Levels of force needed to elicit a response.
Forces can be exerted on a cell by a variety of experimental techniques, and each type of force application, if of sufficient magnitude, is capable of eliciting a biological response from the cell. To the extent that the same mechanosensors are being activated, it should be possible to show equivalence among these different methods in terms of the magnitude of local forces experienced at the site of transduction. In the case of fluid shear, the critical level of stress for a variety of biological responses has been observed to be ∼1 Pa. Integrated over the entire apical surface of a vascular endothelial cell with a surface area of 1,000 μm2, this produces a total force of 1 nN. Other experiments with forces applied via tethered beads also exhibit a threshold value of ∼1 nN. If the total applied force is balanced solely by the forces in focal adhesions that occupy only 1% of the basal surface area, then the stress on the focal adhesions amplifies 100-fold to 100 Pa.
It is more difficult to compare these levels of force with those produced in experiments with imposed strain, because the associated forces of interaction between the cell and flexible substrate have not been measured. However, by taking a typical value for the Young's modulus of a cell to be ∼1 kPa, a stress of 100 Pa is sufficient to produce a 10% strain, a value in the range of those used in substrate strain experiments of mechanotransduction. In different experiments in which magnetic twisting cytometry was used and local strains by the relative displacements of fluorescently labeled mitochondria were observed, the local stresses were estimated to be in the range of several hundred pascals (43).
It is of interest to compare these stress levels with the stresses measured in unforced adherent cells. In these experiments, the stress exerted by individual focal adhesions is determined by measuring the deformation of the flexible substrate to which the cells are attached. From knowledge of the elastic properties of the substrate, the distribution of forces exerted at the focal adhesions can therefore be inferred. Balaban et al. (2) measured the adhesion stress in fibroblasts and found that for focal adhesions of various size, the contact stress proved to be fairly uniform, averaging 5.5 nN/μm2 (5.5 × 103 Pa). Assuming close packing of the integrins in the focal adhesion, this led to a conservative estimate that each integrin supports a force of a few piconewtons. If resting contact stresses of this level are typical, then it is difficult to see how changes in stress of even a few hundred pascals, as produced by fluid shear or bead force application, can induce a biological response. Because the stress perturbation would represent just a small fraction of the resting stress, the corresponding changes in molecular conformation would also be small and perhaps less likely to elicit a different biochemical signal, especially in the presence of thermal fluctuations.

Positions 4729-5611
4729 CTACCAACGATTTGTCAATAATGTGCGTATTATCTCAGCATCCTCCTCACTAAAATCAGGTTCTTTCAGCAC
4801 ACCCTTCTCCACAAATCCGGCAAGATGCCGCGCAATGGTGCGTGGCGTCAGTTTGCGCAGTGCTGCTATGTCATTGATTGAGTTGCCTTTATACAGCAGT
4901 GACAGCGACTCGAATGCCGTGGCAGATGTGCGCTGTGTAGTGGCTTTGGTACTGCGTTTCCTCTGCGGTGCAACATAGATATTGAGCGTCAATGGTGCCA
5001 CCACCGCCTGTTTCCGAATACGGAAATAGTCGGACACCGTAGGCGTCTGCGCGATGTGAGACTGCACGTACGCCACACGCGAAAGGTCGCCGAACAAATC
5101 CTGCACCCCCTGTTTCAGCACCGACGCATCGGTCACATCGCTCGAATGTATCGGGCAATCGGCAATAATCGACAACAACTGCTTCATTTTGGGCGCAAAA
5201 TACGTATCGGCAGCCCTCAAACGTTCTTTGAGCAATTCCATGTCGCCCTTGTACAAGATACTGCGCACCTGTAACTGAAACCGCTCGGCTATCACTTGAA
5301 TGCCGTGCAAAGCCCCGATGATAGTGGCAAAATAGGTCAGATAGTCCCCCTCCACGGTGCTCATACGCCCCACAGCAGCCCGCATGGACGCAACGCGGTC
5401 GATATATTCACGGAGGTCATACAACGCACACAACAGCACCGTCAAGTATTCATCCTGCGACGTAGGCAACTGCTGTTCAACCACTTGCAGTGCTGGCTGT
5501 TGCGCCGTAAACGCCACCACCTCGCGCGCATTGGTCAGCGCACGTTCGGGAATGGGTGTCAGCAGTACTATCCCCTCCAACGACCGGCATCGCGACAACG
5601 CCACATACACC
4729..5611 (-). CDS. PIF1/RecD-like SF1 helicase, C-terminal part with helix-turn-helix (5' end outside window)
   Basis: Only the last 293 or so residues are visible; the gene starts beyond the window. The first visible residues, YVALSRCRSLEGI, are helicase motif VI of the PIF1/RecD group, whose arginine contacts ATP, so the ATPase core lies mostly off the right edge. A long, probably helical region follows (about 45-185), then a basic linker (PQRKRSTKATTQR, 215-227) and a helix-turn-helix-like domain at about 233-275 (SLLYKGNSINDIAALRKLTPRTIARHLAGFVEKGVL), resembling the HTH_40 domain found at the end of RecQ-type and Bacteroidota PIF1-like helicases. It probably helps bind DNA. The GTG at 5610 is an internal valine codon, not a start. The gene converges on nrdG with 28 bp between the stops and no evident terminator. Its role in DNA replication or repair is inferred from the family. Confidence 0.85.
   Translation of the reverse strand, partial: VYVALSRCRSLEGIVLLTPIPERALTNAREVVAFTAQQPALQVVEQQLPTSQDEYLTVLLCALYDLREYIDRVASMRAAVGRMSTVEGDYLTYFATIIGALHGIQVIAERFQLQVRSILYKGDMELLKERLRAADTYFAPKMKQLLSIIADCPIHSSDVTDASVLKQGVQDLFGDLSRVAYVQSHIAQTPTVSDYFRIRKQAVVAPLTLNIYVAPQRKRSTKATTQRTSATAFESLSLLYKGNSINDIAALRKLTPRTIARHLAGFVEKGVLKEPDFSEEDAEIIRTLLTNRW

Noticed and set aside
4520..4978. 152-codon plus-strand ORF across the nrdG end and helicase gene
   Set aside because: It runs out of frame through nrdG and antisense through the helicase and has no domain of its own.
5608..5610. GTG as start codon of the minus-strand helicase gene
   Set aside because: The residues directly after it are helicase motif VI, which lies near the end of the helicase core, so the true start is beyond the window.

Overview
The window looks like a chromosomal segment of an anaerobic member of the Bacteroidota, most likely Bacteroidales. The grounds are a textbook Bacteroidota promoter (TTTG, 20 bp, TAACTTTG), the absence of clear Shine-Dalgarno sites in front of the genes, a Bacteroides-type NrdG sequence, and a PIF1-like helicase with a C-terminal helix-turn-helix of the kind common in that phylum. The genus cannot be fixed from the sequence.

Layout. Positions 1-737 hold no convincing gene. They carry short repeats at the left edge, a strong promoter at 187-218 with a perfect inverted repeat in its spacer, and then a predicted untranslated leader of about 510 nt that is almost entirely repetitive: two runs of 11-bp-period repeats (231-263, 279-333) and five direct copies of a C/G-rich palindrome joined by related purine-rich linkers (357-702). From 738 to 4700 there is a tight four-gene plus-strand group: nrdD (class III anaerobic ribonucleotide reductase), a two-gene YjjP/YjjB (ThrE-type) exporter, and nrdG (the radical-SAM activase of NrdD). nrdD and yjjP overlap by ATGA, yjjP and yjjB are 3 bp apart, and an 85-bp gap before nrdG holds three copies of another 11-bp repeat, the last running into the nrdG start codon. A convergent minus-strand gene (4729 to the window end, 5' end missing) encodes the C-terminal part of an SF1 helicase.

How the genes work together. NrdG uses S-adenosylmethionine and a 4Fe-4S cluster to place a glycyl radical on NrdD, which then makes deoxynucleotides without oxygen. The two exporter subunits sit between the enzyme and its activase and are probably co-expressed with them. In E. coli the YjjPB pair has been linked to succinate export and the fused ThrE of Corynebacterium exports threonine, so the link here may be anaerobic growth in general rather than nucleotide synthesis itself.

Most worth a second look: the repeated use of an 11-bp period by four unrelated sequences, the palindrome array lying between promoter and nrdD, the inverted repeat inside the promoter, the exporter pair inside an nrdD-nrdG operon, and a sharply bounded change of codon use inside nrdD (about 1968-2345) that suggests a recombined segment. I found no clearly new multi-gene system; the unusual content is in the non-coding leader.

The level of force needed to produce significant conformational change in the force-transmitting proteins can also be estimated. The force that causes the bond between two proteins to rupture establishes an upper bound. Several studies have measured the fibronectin/integrin bond strength, producing estimates in the range of 30–100 pN (50). Forces as low as 3–5 pN have also been shown to be sufficient to unfold certain subdomains in fibronectin (24). Although comparable studies have not been conducted for intracellular proteins, fibronectin is a useful model system for force-facilitated binding because it contains cryptic binding sites that become exposed when the molecule is stretched, leading to fibril formation.
Finally, if external force is to be capable of producing a significant change in intracellular biochemical reaction rates, then the effect of force on protein conformation must exceed that associated with thermal fluctuations. Given that thermal energy, kT, is ≈4 pN·nm, and considering conformational changes with a characteristic length scale of 1–10 nm, the corresponding force levels would fall in the range 0.4–4 pN. This happens to coincide with the magnitude of force that can be produced by a single myosin molecule (28), consistent with the theory that active cellular contraction can induce cell signaling. Therefore, all this would suggest that the critical values of force exerted on a single molecule fall within the range of a few piconewtons to perhaps tens of piconewtons.